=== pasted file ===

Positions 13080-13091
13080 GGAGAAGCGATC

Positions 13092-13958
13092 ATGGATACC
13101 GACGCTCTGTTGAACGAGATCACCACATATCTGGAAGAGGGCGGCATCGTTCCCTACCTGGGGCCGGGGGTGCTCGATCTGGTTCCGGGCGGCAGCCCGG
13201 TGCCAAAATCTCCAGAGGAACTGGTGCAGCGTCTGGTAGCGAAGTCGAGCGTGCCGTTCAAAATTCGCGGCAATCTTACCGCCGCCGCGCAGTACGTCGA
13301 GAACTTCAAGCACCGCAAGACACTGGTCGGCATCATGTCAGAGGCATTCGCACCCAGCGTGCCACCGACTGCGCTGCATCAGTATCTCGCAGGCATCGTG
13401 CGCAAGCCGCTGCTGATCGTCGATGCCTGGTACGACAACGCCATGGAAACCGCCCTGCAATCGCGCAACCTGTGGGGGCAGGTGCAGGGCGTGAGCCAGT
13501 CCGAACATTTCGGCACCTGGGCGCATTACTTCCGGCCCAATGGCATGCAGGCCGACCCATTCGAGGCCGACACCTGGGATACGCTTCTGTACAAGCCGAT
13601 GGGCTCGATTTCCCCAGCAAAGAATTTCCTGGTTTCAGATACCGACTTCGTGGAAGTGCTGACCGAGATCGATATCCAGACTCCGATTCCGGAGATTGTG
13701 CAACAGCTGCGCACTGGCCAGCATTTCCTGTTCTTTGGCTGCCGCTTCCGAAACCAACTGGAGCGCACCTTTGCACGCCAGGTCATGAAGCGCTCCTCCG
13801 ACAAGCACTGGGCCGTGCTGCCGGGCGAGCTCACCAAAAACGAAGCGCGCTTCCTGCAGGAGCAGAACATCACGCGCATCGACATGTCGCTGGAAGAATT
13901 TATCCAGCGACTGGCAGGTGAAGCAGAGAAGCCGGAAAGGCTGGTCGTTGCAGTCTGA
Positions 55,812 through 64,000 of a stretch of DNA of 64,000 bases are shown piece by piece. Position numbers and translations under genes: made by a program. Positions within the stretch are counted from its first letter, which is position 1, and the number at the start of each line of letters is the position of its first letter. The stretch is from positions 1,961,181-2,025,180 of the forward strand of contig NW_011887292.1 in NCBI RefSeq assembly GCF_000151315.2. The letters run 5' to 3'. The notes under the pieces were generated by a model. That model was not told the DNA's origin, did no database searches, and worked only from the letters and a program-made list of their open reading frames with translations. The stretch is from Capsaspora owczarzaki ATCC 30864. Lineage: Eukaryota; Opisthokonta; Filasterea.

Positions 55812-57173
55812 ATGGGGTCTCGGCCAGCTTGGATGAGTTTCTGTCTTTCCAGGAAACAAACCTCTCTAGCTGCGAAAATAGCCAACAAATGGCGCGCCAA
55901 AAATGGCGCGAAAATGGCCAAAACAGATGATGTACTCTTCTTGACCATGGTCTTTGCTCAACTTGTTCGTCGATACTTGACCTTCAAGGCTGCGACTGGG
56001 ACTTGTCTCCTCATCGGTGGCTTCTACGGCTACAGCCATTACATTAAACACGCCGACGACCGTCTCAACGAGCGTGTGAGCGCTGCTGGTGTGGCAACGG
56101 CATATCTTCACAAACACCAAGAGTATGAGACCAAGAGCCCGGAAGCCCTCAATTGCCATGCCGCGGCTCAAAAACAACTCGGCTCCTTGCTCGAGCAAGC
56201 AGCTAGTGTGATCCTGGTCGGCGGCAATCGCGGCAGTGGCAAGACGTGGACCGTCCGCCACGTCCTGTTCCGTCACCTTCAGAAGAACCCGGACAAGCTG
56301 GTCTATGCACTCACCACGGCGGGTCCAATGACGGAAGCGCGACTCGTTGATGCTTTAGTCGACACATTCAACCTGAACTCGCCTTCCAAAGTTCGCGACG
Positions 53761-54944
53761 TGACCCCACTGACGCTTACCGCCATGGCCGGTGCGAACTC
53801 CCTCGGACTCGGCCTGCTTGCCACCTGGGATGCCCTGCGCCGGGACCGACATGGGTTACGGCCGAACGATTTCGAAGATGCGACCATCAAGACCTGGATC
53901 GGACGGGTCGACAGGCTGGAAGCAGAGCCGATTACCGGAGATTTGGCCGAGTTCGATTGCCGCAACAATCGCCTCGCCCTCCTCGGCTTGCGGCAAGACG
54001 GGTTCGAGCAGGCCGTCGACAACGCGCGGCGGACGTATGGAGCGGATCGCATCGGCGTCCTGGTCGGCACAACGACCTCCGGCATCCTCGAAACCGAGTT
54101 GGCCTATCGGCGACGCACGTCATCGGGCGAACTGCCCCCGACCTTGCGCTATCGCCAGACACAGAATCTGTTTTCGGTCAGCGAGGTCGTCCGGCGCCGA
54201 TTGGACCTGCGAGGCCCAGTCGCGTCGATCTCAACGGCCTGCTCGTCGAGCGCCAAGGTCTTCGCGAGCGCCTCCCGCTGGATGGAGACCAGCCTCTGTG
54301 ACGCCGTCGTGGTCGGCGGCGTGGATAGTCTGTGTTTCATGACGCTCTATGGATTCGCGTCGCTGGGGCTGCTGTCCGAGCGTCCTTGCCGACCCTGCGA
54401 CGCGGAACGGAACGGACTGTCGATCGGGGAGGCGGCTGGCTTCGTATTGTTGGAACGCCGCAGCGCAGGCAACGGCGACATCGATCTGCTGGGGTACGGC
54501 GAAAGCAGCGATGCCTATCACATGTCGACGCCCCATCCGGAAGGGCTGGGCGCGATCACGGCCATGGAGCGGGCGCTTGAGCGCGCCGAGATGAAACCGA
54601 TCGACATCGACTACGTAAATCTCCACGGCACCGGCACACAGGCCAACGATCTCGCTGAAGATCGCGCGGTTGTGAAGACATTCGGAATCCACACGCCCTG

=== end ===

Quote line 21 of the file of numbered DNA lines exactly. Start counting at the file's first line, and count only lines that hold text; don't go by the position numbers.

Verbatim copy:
56301 GTCTATGCACTCACCACGGCGGGTCCAATGACGGAAGCGCGACTCGTTGATGCTTTAGTCGACACATTCAACCTGAACTCGCCTTCCAAAGTTCGCGACG